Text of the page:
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Stannard shakes up classics program to prep for cobbles

  • By Andrew Hood
  • Published Jan. 19, 2016
Ian Stannard is targeting the northern classics this year, including Paris-Roubaix. Photo: Tim De Waele | TDWsport.com

ADELAIDE, Australia (VN) — Ian Stannard won’t be defending his back-to-back titles at Omloop Het Nieuwsblad this year as he ramps up his ambitions for the northern classics.

The 28-year-old delivered an exquisite victory last year in the Belgian semi-classic against a trio of Etixx – Quick-Step riders, but for 2016, he is putting his focus on arriving in top form to the cobblestones and won’t aim for the Omloop triple.

“I am not doing Omloop this year or Kuurne-Brussels-Kuurne,” the Sky rider told VeloNews. “It’s a bit too early, and we want to change that up a little bit. The idea is to be strong for Flanders week.”

The Belgian pair of races has been part of his racing program every year since 2010, but Stannard will detour around Omloop and Kuurne-Brussels-Kuurne in the opening weekend of the Belgian calendar in late February.

Why? It’s all about hitting peak form in early April, so trying something different, and avoiding possibly poor weather in late February or injury, will help. Instead, he will race the Volta ao Algarve and Paris-Nice before tackling the spring classics.

“I am going to come into the season a little easier, and it will be good to get another stage race in [Paris-Nice],” Stannard said. “Sometimes you go through the same motions, the same races, the same situation, so it’s nice to spice it up a little bit. I’ve never done Algarve or Paris-Nice, so I am looking forward to it.”

Stannard and Sky are hoping the different approach to the spring classics will help deliver an elusive victory on the cobblestoned classics. Despite winning three of the past four editions of the Tour de France, Sky has been unable to deliver a major, one-day victory.

That’s a major priority for the squad going into 2016, and Stannard, now in his seventh season with the British team, will be the go-to man for the pavé. Geraint Thomas, long the team’s reliable performer across the northern classics, might skip such races as E3 Harelbeke and Paris-Roubaix this year, racing only the Ronde van Vlaanderen (Tour of Flanders) as he transitions into a leaner, more GC-oriented role for Sky’s Tour program.

That opens the door for Stannard, who said he’s dreamed of winning Paris-Roubaix since he was a teenager.

“It would be pretty cool to be the first British rider to win Roubaix,” Stannard said. “I remember Roger Hammond was third, and Geraint and I were still juniors, and we were in the velodrome, watching him come in. To see that, it made you dream that you could be there in a few years.”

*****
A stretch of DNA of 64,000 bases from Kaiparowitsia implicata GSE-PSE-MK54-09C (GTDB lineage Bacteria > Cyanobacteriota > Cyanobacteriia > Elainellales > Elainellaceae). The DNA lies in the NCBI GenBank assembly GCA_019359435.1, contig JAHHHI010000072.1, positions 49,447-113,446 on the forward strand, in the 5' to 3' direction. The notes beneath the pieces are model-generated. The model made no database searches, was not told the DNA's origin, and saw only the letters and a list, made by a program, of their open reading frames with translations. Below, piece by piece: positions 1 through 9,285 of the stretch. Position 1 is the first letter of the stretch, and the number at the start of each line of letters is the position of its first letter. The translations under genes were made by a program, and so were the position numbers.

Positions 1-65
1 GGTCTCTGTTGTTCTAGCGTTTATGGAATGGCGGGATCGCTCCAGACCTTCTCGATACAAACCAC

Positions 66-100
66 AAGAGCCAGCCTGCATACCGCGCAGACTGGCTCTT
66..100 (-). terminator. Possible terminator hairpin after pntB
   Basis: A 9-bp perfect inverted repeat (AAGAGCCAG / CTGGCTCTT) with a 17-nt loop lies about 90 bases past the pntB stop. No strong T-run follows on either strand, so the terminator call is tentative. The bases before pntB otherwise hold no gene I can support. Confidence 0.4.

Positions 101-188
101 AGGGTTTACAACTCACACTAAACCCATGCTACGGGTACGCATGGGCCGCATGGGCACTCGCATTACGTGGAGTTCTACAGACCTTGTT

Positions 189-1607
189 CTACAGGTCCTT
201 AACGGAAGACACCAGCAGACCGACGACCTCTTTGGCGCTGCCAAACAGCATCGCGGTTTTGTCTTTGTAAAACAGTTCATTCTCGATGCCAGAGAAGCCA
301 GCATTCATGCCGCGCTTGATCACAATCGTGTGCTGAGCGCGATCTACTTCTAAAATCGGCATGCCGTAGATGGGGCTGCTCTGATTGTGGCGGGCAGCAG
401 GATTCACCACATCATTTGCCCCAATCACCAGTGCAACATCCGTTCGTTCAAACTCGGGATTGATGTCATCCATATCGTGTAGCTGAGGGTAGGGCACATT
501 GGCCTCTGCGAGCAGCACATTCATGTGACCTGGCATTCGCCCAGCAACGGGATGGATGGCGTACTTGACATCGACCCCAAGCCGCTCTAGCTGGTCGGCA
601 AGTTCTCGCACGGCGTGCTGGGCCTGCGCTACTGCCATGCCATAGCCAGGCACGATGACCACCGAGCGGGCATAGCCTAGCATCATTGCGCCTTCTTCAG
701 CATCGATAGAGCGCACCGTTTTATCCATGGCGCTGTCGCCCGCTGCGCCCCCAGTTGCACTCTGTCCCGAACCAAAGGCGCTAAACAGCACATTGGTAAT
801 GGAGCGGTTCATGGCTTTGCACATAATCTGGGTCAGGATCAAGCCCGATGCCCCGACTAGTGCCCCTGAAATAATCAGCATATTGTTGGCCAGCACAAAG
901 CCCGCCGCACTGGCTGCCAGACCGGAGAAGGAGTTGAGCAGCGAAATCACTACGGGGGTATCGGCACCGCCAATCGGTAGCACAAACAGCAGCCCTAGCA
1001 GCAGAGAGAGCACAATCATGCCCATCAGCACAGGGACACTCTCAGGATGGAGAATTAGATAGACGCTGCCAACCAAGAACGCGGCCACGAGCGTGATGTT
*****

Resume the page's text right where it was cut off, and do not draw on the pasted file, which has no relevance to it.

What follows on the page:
That dream is closer than ever for Stannard, who’s also been a steady member of the Tour de France squad by doing the heavy work early in the transition stages. At 6-foot-2, he seems born for the hard stuff.

“Banging up a mountain never really appealed to me,” Stannard said. “I remember watching Servais [Knaven], [Johan] Museeuw and [George] Hincapie, absolutely caked in mud that one year, and ever since then, it was part of my imagination. I went out to Belgium when I was younger, and I was able to do some of the races. Racing on the cobbles, in Flanders, it really is special. I really love it.”

With Sky putting even more focus on grand tours and the Ardennes classics by signing new riders such as Michal Kwiatkowski, Danny Van Poppel, and Beñat Intxausti, Stannard could well be his team’s standard-bearer across the northern classics. He’s only punched into the top-40 once (36th in the 2011 Paris-Roubaix), but Stannard believes he can become a player in the cobbled monuments.

“It doesn’t happen overnight. In the one-day races, it’s all out, and you’ve really got to know the roads,” he said. “That’s where the Belgians have a big advantage, they’ve been racing around those roads since they were 14 and know them like the back of their hands.”

Stannard is hoping his unlikely victory in last year’s Omloop, when he outfoxed three Etixx riders to win, will bode well for the next few campaigns across the cobbles.

“It was pretty special. To win against the three Etixx riders, that was a pretty cool scenario,” Standard said. “It was more Quick Step making a lot of mistakes than me getting it right, to be honest. It was awesome to put the win away, especially against riders like Boonen. I watched him racing Roubaix when I was younger, and to beat him like that was pretty special.”

Stannard is banking on shaking up his approach to the cobbles by logging additional miles in stage racing. He hopes this will help give him the depth and strength to go the extra distance of the major classics, which hit 240km to 260km.

“That’s what really sets guys like Cancellara and Boonen apart, Standard said. “The race takes on a whole different scenario when it’s over 200km, and it’s all a question of who has the legs in that last hour of racing.”

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Andrew Hood

Andrew Hood

Andrew Hood cut his journalistic teeth at Colorado dailies before the web boom opened the door to European cycling in the mid-1990s. Hood has covered every Tour de France since 1996 and has been VeloNews' European correspondent since 2002.

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